The opinion of the court was delivered by: Reagan, District Judge
Petitioner Charlie Lawuary, an inmate in the Federal Correctional Institution in Greenville, Illinois, brings this habeas corpus action pursuant to 28 U.S.C. § 2241. This case is now before the Court for a preliminary review of the petition pursuant to Rule 4 of the Rules Governing Section 2254 Cases in United States District Courts. Rule 4 provides that upon preliminary consideration by the district court judge, "[i]f it plainly appears from the petition and any attached exhibits that the petitioner is not entitled to relief in the district court, the judge must dismiss the petition and direct the clerk to notify the petitioner." Rule 1(b) of those Rules gives this Court the authority to apply the rules to other habeas corpus cases. After carefully reviewing the petition in the present case, the Court concludes that Lawuary is not entitled to relief, and the petition must be dismissed.
Lawuary pleaded guilty to one count of possession with intent to distribute crack cocaine. As part of his plea, he specifically reserved the right to appeal the denial of his motion to suppress; he also reserved the right to appeal his sentence, if the sentencing court found that he had two or more prior felony drug offenses. The trial court made such a finding, determined that he was subject to a mandatory life sentence under 21 U.S.C. § 841(b), and sentenced him accordingly. United States v. Lawuary, Case No. 97-cr-30058-RM (C.D. Ill., filed Nov. 17, 1997). On appeal, he argued that probable cause did not exist to arrest him. He also argued that, prior to his guilty plea, he did not receive adequate notice that his prior convictions subjected him to a mandatory life sentence. Each of these arguments was rejected; his conviction and life sentence were affirmed. United States v. Lawuary, 211 F.3d 372 (7th Cir.), cert. denied, 121 S.Ct. 252 (2000). Lawuary next filed a motion to vacate sentence pursuant to 28 U.S.C. § 2255. In that motion, he claimed that he was not allowed to withdraw his guilty plea, that the rule later announced in Apprendi should have been applied, and that his trial counsel was ineffective. These arguments were unavailing. Lawuary v. United States, 199 F.Supp.2d 866 (C.D. Ill. 2001).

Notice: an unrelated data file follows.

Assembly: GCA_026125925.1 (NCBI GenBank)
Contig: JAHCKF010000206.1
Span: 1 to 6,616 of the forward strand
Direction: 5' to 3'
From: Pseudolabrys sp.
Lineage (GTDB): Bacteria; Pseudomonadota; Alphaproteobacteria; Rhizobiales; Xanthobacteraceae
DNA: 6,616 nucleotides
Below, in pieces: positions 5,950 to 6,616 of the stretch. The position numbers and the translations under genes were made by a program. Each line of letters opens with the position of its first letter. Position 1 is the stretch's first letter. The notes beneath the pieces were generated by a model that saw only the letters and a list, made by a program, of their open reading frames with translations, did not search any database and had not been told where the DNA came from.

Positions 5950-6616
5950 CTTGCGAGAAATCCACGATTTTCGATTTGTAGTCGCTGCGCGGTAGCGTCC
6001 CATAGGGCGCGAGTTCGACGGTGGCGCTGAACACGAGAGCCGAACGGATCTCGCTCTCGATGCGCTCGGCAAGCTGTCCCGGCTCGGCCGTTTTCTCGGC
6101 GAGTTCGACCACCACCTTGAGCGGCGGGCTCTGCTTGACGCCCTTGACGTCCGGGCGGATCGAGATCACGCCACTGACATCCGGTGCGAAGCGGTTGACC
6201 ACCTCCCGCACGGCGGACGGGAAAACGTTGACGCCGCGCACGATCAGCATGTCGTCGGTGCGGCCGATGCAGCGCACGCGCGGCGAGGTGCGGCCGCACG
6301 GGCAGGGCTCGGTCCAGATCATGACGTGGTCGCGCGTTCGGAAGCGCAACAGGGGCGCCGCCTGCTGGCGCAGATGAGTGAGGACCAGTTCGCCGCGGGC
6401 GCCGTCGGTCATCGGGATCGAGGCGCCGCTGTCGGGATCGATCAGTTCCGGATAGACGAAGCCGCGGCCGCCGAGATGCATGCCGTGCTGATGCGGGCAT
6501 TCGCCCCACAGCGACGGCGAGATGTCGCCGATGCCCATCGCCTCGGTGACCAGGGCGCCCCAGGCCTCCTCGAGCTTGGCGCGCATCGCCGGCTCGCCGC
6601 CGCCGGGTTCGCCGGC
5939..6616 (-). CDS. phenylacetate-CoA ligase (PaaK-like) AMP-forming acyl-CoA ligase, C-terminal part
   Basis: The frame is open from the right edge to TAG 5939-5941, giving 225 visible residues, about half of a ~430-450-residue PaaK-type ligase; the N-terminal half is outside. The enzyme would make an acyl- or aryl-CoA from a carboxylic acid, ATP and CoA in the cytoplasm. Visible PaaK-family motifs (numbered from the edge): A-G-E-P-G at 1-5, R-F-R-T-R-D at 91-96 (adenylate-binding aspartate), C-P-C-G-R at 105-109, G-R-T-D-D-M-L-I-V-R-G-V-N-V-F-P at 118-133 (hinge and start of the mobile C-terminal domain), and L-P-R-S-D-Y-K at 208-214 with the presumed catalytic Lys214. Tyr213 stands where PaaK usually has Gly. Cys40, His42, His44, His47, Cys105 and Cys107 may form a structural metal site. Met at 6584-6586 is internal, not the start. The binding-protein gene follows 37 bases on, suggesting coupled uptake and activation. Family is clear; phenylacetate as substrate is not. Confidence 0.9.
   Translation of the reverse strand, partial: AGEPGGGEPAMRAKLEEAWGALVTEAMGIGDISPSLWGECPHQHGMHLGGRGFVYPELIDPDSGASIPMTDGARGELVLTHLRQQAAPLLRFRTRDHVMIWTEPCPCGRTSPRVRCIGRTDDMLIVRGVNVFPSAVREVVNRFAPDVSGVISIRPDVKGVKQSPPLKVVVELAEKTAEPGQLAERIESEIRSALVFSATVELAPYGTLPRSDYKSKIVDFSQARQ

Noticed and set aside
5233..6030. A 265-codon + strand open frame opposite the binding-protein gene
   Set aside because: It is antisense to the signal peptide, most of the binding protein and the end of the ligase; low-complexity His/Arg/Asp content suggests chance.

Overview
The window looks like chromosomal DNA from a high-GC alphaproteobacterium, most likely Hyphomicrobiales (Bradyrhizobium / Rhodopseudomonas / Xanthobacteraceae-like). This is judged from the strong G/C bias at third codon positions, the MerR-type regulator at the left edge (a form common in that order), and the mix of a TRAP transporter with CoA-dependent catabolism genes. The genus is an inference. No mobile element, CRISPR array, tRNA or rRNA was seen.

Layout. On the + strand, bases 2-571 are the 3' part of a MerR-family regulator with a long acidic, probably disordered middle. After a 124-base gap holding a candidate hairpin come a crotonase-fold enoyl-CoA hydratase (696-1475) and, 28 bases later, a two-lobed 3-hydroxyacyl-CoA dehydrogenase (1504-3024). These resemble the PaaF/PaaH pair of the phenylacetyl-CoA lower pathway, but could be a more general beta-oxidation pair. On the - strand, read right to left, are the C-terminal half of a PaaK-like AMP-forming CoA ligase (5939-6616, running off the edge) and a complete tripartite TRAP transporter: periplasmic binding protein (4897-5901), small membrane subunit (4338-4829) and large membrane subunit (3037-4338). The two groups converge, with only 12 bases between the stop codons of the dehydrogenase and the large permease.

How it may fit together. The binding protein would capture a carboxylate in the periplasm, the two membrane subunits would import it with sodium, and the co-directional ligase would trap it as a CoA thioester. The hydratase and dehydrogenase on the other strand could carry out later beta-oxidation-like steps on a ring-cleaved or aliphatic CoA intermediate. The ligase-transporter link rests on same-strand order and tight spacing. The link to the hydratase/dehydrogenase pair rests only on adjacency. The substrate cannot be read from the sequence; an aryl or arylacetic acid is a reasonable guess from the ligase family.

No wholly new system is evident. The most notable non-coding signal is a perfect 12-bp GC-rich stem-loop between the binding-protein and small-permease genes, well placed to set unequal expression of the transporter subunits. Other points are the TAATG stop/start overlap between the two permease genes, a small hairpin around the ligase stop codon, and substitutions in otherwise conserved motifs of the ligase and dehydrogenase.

In this case, Lawuary argues that one of his prior convictions should not have been classified as a felony drug offense, and thus he should not have been subjected to a mandatory life sentence. He admits that he failed to raise this claim at an earlier opportunity, but argues that he is "actually innocent" of having two prior felony convictions. The basis for this argument is that for one of those prior convictions, he was sentenced only to a term of probation; thus, because it was not a punishment of more than one year of imprisonment, that conviction was improperly classified as a felony drug offense.
Normally a person may challenge his federal conviction only by means of a motion brought before the sentencing court pursuant to 28 U.S.C. § 2255, and this remedy normally supersedes the writ of habeas corpus. A Section 2241 petition by a federal prisoner is generally limited to challenges to the execution of the sentence. Valona v. United States, 138 F.3d 693, 694 (7th Cir. 1998); Atehortua v. Kindt, 951 F.2d 126, 129 (7th Cir. 1991). However, a petition challenging the conviction may be brought pursuant to 28 U.S.C. § 2241 if the remedy provided by 28 U.S.C. § 2255 is inadequate or ineffective. See also Waletski v. Keohane, 13 F.3d 1079, 1080 (7th Cir. 1994) ("prisoner who challenges his federal conviction or sentence cannot use [§ 2241] at all but instead must proceed under 28 U.S.C. § 2255.").